Join Craig Barr for an in-depth discussion in this video Tips for optimal performance, part of Unreal Essential Training (2016).
- Now that we've seen how we can create a beautiful scene, how we can assemble it, take advantage of the different effects within Unreal Engine 4 as well as how to place meshes and work with some pretty amazing materials within this Engine environment. We've also looked at how we can create a beautiful cinematic. Let's take a look at some of the performance tips to get optimal performance out of your project. So some optimal performance tips for working within Unreal Engine 4, keep the number of object elements minimized and combine models when you can.
So you want to minimize the number of elements available within an asset as well as when you can, combine models to be a little more efficient within the Engine space. Combining models is actually going to reduce the number of object calls within a scene as well. So limiting the number of hard-edged objects, and this can be important for two reasons. The way the Engine is going to calculate hard-edged objects that can get into a high vertex count depending on what kind of resolution or detail you're working with on that object.
But it can also work on the way of UV seams. So if you have very hard-stopped edges that represent a UV seam, this can get a little costly in processing within Unreal Engine 4 as well. So another key factor here is that static meshes are always going to be much lighter on your overall processing or your performance. For example, anything that with deformation is definitely going to equal higher processing cost, and that includes morph targets, things like blend shaping and different kind of vertex-based animation as well.
Definitely try to minimize the texture resolution. So I know we all want really high resolution beautiful textures, but try to get away with as low a res as you can to give the best performance. And you're going to get a couple of different benefits in there. You're going to get an overall lighter load on the scene for processing the scene. You're going to get a nicer result in materials, so your materials are going to work faster as well. So if you do have some functions or some effects going on with your materials, the material's going to run a little faster when it's processing smaller textures there as well.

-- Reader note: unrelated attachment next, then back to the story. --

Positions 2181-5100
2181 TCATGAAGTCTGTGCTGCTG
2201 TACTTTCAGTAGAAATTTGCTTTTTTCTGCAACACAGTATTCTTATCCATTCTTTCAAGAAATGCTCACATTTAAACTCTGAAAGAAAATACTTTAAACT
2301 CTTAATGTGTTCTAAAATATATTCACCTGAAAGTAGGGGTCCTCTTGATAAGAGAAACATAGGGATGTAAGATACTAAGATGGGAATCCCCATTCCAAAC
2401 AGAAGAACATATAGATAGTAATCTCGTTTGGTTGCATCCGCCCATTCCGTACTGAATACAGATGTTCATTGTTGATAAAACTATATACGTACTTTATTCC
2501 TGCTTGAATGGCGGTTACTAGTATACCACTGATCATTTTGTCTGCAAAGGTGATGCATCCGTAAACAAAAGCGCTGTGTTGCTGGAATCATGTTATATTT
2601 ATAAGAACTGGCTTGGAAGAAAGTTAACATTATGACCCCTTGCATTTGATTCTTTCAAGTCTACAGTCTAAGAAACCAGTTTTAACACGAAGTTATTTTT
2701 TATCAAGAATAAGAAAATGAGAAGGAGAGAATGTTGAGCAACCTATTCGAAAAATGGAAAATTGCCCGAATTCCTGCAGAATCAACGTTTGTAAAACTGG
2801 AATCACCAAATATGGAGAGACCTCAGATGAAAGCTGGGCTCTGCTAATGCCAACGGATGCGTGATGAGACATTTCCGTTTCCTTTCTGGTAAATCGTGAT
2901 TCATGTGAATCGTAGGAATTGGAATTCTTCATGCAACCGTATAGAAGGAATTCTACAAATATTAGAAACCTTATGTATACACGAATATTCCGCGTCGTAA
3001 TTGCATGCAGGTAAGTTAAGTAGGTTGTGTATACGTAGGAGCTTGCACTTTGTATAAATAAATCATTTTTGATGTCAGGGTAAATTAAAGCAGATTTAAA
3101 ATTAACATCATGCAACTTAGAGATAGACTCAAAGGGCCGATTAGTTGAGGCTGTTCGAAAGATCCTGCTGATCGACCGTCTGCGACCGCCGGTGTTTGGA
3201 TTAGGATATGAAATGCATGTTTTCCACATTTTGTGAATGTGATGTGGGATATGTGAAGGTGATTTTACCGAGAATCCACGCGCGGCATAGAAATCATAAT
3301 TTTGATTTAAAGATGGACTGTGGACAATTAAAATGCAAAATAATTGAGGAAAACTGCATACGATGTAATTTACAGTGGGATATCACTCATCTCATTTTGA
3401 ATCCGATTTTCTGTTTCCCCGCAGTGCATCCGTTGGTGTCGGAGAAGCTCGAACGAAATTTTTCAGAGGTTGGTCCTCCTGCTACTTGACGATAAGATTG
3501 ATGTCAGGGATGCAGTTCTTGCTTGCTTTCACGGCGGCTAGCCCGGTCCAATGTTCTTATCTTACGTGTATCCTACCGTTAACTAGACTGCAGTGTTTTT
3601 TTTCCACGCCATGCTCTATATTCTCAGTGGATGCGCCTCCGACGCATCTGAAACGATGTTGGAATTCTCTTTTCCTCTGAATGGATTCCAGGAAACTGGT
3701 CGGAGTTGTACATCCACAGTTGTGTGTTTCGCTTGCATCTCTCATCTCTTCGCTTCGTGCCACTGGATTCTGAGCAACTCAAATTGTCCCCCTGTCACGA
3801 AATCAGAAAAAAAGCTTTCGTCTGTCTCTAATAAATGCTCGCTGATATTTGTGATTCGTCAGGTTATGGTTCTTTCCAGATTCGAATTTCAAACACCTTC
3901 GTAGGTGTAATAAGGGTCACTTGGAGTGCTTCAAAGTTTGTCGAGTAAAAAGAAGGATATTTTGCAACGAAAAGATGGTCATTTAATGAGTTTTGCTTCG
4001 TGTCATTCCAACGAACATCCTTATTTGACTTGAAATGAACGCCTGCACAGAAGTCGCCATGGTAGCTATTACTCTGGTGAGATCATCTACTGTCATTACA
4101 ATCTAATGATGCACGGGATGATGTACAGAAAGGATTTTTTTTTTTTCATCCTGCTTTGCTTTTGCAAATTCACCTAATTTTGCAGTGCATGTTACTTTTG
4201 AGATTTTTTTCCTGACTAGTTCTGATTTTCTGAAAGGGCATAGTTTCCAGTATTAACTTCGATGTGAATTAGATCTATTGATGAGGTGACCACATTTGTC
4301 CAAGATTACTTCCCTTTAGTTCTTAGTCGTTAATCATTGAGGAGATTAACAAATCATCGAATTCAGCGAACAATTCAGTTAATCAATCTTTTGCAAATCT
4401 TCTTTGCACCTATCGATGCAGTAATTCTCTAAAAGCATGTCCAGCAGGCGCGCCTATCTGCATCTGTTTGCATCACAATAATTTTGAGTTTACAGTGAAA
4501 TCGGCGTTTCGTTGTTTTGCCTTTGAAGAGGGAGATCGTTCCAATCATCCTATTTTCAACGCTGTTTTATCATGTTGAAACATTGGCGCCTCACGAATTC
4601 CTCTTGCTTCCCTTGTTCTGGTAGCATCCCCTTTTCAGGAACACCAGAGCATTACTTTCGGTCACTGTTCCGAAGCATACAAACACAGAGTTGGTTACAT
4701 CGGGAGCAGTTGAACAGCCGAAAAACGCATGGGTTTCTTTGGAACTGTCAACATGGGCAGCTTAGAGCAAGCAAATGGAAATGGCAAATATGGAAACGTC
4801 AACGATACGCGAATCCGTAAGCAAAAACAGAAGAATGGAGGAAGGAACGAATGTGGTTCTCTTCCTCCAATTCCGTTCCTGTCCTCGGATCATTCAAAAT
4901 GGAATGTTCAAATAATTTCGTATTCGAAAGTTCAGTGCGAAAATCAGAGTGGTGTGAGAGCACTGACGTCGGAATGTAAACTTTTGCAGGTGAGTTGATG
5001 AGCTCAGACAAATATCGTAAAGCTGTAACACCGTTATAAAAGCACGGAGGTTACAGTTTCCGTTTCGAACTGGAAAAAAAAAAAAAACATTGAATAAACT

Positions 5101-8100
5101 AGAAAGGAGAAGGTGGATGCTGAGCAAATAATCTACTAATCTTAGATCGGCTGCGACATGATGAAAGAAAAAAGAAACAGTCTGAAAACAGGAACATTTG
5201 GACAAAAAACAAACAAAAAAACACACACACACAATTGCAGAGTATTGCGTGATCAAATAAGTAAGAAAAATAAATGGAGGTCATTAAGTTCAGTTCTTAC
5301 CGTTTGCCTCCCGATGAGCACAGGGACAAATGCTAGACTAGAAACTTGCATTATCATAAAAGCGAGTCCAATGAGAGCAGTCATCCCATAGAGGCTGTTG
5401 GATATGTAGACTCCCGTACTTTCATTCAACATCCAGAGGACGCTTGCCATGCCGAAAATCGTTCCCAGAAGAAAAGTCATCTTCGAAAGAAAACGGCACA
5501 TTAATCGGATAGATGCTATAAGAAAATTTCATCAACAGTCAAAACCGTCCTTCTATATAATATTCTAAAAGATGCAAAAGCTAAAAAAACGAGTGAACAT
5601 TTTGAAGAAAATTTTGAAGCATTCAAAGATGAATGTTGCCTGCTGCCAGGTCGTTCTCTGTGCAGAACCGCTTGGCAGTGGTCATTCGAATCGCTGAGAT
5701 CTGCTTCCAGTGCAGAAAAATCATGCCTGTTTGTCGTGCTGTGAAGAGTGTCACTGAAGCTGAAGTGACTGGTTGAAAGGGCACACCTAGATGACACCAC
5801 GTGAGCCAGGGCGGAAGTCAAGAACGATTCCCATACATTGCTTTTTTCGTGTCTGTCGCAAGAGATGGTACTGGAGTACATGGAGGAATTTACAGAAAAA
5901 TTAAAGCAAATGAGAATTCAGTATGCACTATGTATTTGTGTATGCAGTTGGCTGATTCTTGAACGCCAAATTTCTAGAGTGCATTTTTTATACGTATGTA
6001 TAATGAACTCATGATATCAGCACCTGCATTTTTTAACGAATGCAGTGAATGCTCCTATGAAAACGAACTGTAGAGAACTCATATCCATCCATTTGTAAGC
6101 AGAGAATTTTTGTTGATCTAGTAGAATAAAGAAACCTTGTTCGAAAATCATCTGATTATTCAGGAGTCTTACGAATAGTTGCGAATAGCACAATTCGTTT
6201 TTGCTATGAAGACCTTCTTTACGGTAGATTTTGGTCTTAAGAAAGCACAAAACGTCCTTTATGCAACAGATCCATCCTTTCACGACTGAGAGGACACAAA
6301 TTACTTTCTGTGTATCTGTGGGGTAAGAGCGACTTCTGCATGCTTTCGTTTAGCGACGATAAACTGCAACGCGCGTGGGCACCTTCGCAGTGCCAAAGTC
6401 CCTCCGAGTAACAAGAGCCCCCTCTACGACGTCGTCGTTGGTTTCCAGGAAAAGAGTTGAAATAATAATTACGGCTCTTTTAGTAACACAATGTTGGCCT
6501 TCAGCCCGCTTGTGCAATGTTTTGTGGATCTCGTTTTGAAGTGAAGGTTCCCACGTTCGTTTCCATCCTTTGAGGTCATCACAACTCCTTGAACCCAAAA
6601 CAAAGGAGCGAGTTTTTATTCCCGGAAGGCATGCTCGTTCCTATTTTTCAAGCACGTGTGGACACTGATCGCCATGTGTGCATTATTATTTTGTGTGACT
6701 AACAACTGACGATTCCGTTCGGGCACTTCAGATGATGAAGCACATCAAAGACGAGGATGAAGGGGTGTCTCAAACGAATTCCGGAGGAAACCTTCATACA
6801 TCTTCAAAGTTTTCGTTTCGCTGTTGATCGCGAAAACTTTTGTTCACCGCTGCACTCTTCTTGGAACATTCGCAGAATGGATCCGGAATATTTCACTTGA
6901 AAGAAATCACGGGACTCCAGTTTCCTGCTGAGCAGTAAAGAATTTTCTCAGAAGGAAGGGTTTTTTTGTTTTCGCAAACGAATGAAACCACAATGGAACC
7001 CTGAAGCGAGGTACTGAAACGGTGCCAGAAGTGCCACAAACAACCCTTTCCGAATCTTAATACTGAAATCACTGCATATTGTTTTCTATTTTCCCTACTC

And you'll get smoother texture transitions. For example, if you have something where you have a zoom or a focus in on a specific detail within your environment, you'll find that smaller texture resolution is going to result in a lot more smooth transition between texture maps. Simplify your materials. So this is a couple different points here. Opaque materials are going to be fastest, and that is anything that has any kind of translucency or transparency or any kind of effects related to translucency or transparency or other different effects on material channels are going to result in more processing time as well.
And keep your functions simple. So anything with complex math or complex functions layered over top of each other is going to equal obviously more compiling of that material, but also more reading into and processing that material properly. So some of the most simple, basic functions like multiply, add, and subtract are overall easiest for materials to process. And lastly, we want to minimize tessellation. So keep your tessellation to a minimum. Anything with dynamic tessellation is obviously going to be process-intensive on your scene.
And another tip there, if you are going to use tessellation, pre-tessellated models are obviously going to be a little bit better to deal with or to process within your scene. So there are a few tips related to optimal performance within Unreal Engine 4.
- Customizing the Unreal UI
- Creating a new project
- Creating landscapes
- Blocking out levels
- Assembling a scene
- Working with materials and lights
- Adding post-processing effects
- Defining bodies of water
- Adding atmospherics, foliage, and wind
- Working with the Blueprint editor
- Creating cinematics
- Monitoring performance
- Packaging a game for distribution